The World Health Organization (WHO) has classified the monkeypox outbreak as a global health emergency. While Europe has been severely affected, cases have also been documented in the United States, Canada, Australia, Nigeria, Israel, Brazil, Mexico, and just recently, the Philippines.
REMINDER: Anyone can get or pass on monkeypox. Stigmatising people because of a disease is NEVER ok.
Find out more about the new disease spreading around the globe below.
Table of contents
What is the disease called monkeypox; its origin and symptoms?
Monkeypox is the most common viral disease in central and western Africa. However, cases, generally isolated clusters or individual infections, are occasionally detected in other countries, including the United Kingdom. The first case was documented in 2018 in an individual suspected of contracting the virus in Nigeria.
Monkeypox comprises two varieties: a milder west African strain and a more severe central African, or Congo variant. Although not all countries have given such information, the current international outbreak appears to include the West African strain.
Monkeypox symptoms include:
- Backache and muscle pains
- Lymph nodes swollen
- Signs of respiratory disease (e.g., sore throat, nasal congestion, or cough)
- A rash develops as pimples or blisters on the face, within the mouth, and on other parts of the person’s body such as the hands, feet, chest, and private areas.
How does it spread?
Monkeypox needs intimate contact. Human-to-human transmission is expected to occur predominantly by large respiratory droplets, according to the US Centers for Disease Control and Prevention.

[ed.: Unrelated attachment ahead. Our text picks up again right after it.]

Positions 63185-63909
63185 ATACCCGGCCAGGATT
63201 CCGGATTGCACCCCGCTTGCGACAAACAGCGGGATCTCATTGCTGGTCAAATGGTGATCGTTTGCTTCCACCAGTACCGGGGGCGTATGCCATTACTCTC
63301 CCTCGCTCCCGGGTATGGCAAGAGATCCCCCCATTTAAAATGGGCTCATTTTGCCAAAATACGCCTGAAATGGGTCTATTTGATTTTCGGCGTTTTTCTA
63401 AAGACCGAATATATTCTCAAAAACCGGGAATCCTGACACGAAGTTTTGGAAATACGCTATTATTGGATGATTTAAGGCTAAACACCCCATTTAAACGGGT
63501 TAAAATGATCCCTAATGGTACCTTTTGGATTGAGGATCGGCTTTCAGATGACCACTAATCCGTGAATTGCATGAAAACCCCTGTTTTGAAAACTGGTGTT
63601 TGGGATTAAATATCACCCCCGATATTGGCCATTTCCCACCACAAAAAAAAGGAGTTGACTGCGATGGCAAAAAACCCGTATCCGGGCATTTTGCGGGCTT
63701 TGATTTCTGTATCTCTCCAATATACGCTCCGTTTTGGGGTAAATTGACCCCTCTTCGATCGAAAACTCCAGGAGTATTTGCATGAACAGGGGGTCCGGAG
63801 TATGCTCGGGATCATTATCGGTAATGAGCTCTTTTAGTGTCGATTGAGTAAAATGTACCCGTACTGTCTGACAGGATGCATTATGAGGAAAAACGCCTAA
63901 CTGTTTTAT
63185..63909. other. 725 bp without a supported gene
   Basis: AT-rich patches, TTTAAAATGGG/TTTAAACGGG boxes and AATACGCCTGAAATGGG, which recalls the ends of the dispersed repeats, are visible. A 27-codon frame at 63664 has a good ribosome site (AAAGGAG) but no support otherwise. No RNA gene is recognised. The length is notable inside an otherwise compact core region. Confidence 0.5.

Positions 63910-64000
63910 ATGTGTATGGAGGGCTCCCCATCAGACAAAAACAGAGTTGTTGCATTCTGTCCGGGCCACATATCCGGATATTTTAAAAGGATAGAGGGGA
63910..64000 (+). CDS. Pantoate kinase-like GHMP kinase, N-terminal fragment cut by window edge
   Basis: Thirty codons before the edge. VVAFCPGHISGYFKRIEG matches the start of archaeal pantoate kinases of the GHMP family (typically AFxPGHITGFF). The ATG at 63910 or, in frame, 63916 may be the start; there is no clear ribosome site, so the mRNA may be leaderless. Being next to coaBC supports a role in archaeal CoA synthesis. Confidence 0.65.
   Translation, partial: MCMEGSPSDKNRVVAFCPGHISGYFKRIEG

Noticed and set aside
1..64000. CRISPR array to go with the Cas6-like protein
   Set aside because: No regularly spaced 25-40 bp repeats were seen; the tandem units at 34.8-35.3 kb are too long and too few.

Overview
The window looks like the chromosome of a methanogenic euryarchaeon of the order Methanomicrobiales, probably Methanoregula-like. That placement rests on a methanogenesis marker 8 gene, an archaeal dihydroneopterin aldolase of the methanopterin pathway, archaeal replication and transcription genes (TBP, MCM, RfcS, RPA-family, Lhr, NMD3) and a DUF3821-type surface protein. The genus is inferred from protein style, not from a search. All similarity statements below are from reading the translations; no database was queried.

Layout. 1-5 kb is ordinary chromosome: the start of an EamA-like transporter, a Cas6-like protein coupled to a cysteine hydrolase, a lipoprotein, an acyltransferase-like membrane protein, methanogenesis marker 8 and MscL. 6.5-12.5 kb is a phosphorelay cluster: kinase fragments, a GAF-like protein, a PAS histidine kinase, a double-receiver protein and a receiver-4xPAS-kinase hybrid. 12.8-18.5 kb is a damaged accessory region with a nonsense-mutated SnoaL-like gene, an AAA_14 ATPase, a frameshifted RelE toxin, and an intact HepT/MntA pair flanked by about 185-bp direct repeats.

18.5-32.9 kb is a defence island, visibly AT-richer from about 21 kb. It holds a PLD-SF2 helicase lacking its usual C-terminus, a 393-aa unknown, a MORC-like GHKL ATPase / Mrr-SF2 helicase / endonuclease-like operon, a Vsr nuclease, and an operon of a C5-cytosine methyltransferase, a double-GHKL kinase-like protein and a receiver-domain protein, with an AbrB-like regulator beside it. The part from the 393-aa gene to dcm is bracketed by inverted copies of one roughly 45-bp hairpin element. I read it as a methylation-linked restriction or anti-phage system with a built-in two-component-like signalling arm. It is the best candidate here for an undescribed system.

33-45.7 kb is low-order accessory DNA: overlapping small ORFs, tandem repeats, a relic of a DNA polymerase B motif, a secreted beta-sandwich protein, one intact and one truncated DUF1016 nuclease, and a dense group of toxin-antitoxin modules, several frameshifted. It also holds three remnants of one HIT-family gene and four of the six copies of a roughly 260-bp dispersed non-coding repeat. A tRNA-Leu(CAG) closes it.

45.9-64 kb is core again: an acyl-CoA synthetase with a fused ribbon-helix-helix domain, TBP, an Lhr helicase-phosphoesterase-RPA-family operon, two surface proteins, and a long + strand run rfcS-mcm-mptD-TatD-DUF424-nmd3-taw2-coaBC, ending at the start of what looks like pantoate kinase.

According to the CDC, “respiratory droplets normally cannot move more than a few feet. Thus prolonged face-to-face contact is necessary.” In addition, “other human-to-human transmission mechanisms include via contaminated clothing or linens direct contact of bodily fluids or lesion material, as well as indirect contact with lesion material.”
Where is the disease now?
According to WHO data, there have been 16,016 monkeypox cases worldwide, with 4,132 occurring in the last week. It is currently in 75 nations and territories, and five people have died.
The European area has the most overall cases (11,865) and the highest growth in the last seven days (2,705).
How is monkeypox transmitted?
According to the WHO, the outbreak was primarily among males who had contact with men who had recently reported having sexual intimacy with new or multiple partners.
Experts have emphasized that anybody may have monkeypox since it is spread via close or personal contact. In addition, the UN has warned that some media representations of Africans and LGBTQ+ persons “reinforce homophobic and racist stereotypes and aggravate stigma.”
Is monkeypox deadly?
Most people are infected only with the West African strain of monkeypox. However, people must afflict those, and their contacts are identified. The virus is risky in vulnerable people, such as those with weaker immune systems or who are pregnant.
What should be the monkeypox treatment? Is there a cure?
There is no precise treatment available for the monkeypox virus. However, it is medically recommended that patients be confined in a hospital so that the sickness does not spread and symptoms are cured if they reappear.
Smallpox vaccinations, which are 85 percent effective, are used in the United States for monkeypox patients.
Antivirals and vaccinia immune globulin have also been shown to cure monkeypox patients.
What measures to take to prevent getting infected?
The CDC has warned individuals to avoid colonies inhabited by monkeypox-infected animals. Contact with things such as the infected animal’s bedding is likewise restricted. Moreover, patients infected with monkeypox must be quarantined.
If someone has come into touch with an infected patient or animal, they should thoroughly wash their hands. Healthcare practitioners and caregivers must wear a PPE kit when treating patients.
The situation is altering, and WHO expects that more cases of monkeypox will be discovered as surveillance develops in non-endemic countries.
Immediate activities focus on providing correct information to people who may be most at risk of monkeypox infection to prevent future spread. – WhatALife!/Brix